With five new sports being added to the roster at Tokyo 2020, we have been deliberating which other sports could have a case to be included in the schedule for the Paris Olympics in just three years.
Cricket has only ever appeared in the Olympics once, that coming in 1900 when Great Britain beat the French Athletic Club Union to win the gold medal, but there have been calls for the sport to make its return.
Limited-overs cricket has grown in popularity and although The Hundred is currently making its debut in the UK, it would be the T20 format which would go down well at Paris 2024.
There are currently 82 nations who play T20 cricket, going from number-one ranked England to bottom-ranked Serbia, and the quick, exciting style of play would definitely make it entertaining to watch at the Olympics.
Crazy Golf/Mini Golf
While a normal 18-hole round of golf has not gone down great at the Olympic Games, there is the feeling miniature golf, also known as crazy golf, could be received better.
The sport of miniature golf has grown over recent years and it is governed internationally by the World Minigolf Sport Federation (WMF), headquartered in Goteborg, Sweden.
World Championships are organised for youth and elite players, while Continental Championships in Europe, Asia and the United States are held in alternate years.
I am sure most people have played miniature golf before, usually when you are on holiday, but there is just the sense this would go down well in the Olympics as the competitors try to battle past obstacle-laden courses to land the gold medal.
Touch Tennis has been growing in popularity and the modified version of tennis, which is played on a compact court with foam balls and shorter (21-inch or 53-centimetre) racquets, could be included in future Olympics if it continues to trend in the right direction.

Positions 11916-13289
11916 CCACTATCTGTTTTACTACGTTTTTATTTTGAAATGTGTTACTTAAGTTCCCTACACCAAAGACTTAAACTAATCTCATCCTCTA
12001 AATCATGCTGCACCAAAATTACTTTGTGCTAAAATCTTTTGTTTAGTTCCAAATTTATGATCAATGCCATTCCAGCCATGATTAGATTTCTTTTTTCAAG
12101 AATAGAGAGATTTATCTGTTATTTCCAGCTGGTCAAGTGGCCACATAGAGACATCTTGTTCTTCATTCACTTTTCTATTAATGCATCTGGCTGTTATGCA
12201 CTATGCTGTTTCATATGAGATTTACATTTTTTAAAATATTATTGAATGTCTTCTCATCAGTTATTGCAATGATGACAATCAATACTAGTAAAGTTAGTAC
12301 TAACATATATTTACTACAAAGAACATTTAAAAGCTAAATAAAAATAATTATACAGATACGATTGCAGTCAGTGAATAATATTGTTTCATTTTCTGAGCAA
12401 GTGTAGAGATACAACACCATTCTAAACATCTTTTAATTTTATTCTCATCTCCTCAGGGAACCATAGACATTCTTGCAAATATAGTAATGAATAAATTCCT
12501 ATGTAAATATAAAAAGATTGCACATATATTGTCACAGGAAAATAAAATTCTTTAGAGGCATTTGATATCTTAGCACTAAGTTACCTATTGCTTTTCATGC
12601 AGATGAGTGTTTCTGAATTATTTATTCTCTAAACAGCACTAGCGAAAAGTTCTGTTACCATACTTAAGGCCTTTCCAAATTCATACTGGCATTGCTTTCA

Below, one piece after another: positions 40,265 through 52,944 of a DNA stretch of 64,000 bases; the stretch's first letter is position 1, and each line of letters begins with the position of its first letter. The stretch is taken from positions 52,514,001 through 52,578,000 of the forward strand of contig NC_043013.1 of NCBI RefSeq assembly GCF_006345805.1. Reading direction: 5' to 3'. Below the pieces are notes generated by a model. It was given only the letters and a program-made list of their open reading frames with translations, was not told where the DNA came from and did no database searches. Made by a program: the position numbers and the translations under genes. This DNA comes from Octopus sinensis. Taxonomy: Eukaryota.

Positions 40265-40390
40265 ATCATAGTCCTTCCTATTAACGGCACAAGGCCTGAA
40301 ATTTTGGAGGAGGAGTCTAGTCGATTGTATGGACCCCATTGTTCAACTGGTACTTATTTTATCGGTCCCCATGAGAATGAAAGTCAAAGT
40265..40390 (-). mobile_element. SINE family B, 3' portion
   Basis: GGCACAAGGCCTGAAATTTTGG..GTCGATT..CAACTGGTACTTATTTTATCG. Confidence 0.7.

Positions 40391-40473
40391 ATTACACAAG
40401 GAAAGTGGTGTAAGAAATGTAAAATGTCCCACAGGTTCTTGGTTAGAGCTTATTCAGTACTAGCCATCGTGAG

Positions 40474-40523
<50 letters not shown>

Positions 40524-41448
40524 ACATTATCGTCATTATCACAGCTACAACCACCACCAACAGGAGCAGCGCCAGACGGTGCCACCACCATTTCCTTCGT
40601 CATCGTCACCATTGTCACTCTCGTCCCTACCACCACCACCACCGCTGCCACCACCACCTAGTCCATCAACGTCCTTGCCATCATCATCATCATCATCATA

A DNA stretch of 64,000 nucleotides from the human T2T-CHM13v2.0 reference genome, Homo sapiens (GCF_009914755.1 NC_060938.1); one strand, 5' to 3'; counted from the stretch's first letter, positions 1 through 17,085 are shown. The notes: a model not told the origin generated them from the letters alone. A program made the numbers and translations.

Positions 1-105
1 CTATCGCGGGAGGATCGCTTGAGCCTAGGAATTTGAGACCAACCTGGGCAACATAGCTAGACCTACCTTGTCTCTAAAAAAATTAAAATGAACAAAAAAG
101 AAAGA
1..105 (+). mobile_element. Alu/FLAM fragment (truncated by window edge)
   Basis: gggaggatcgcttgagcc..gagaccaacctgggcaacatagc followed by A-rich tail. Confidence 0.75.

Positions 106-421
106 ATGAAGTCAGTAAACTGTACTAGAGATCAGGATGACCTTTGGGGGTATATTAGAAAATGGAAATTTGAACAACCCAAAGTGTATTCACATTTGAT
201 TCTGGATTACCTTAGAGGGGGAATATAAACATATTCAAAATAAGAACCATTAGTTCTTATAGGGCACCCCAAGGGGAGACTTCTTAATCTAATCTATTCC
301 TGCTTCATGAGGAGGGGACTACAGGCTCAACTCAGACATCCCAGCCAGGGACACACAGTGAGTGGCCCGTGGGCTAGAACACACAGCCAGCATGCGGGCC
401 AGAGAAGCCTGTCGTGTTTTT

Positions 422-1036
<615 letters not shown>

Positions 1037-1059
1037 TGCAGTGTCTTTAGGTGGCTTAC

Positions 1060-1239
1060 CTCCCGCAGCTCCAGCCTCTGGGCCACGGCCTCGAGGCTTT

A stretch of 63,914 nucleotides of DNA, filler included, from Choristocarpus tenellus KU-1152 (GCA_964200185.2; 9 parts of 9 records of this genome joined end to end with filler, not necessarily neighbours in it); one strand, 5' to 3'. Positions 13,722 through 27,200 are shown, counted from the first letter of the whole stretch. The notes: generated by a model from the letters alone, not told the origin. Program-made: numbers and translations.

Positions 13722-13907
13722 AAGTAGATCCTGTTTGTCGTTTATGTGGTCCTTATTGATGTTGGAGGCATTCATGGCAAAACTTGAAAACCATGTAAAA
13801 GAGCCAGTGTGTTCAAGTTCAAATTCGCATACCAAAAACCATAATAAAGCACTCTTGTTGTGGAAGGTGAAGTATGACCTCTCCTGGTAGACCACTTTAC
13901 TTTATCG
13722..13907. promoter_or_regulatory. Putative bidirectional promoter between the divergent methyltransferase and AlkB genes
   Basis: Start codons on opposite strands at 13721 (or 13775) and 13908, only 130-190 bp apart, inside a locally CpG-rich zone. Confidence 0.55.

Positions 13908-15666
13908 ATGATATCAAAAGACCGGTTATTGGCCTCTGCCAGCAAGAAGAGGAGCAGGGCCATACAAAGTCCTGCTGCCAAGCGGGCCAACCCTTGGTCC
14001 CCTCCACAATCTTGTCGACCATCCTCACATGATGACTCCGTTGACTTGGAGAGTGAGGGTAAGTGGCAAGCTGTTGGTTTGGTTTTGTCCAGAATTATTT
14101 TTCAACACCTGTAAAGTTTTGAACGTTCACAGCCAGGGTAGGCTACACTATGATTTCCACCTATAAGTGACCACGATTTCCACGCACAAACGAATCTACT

For singles, the court is 12m x 5m, while it is 12m x 6m for doubles matches, and former and current ATP Players that play this format include Fernando Gonzalez, Marcus Willis, Jeff Tarango and Chris Eaton.
It is quickly becoming a great way to get younger players into the sport and it would fit perfectly into the Olympic ethos.
Darts is not for everyone, but neither are surfing or skateboarding, so why players throwing tungsten arrows at a circular board shouldn’t be included in the Olympics is beyond me.
The fanbase for this sport continues to grow and if you have ever been to watch the darts, then you know just how great the atmosphere is and the excitement that watching darts thrown at a board can bring.
Darts has showcased the World Cup of Darts since 2010 and the format used in that tournament, which currently involves 32 nations, would work perfectly at the Olympic Games.
Although the likes of wrestling, Judo and Taekwondo have been seen at the Olympics, Sumo has never been included and there is a strong case it should be handed its debut in 2024.
The fact it wasn’t at Tokyo 2020, the country it originated in, is an absolute mystery, but it is an entertaining event to watch and one which could capture the minds of many viewers.
Sumo is a form of competitive full-contact wrestling where a wrestler attempts to force his opponent out of a circular ring or into touching the ground with any body part other than the soles of his feet.
In a world where healthy living is promoted, the look of Sumo may not suit today’s age, but that shouldn’t detract from what is classified as Japan’s national sport and has been around since 712.